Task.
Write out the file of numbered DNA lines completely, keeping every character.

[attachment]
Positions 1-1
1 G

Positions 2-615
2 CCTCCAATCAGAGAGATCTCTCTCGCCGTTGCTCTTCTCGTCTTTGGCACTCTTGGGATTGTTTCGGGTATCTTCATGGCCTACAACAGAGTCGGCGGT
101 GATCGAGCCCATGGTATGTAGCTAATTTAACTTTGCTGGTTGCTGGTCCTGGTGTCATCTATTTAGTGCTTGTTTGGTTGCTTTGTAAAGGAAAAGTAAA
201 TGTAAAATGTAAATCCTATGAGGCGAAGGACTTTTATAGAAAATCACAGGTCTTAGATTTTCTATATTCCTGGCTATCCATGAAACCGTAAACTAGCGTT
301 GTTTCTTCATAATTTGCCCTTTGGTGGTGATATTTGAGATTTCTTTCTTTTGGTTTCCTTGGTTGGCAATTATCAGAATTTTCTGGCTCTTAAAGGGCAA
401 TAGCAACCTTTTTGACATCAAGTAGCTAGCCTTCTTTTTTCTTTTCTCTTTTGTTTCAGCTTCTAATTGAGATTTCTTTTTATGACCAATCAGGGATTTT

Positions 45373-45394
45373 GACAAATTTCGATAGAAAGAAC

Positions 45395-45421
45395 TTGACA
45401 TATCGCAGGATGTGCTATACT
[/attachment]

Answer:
Positions 1-1
1 G

Positions 2-615
2 CCTCCAATCAGAGAGATCTCTCTCGCCGTTGCTCTTCTCGTCTTTGGCACTCTTGGGATTGTTTCGGGTATCTTCATGGCCTACAACAGAGTCGGCGGT
101 GATCGAGCCCATGGTATGTAGCTAATTTAACTTTGCTGGTTGCTGGTCCTGGTGTCATCTATTTAGTGCTTGTTTGGTTGCTTTGTAAAGGAAAAGTAAA
201 TGTAAAATGTAAATCCTATGAGGCGAAGGACTTTTATAGAAAATCACAGGTCTTAGATTTTCTATATTCCTGGCTATCCATGAAACCGTAAACTAGCGTT
301 GTTTCTTCATAATTTGCCCTTTGGTGGTGATATTTGAGATTTCTTTCTTTTGGTTTCCTTGGTTGGCAATTATCAGAATTTTCTGGCTCTTAAAGGGCAA
401 TAGCAACCTTTTTGACATCAAGTAGCTAGCCTTCTTTTTTCTTTTCTCTTTTGTTTCAGCTTCTAATTGAGATTTCTTTTTATGACCAATCAGGGATTTT

Positions 45373-45394
45373 GACAAATTTCGATAGAAAGAAC

Positions 45395-45421
45395 TTGACA
45401 TATCGCAGGATGTGCTATACT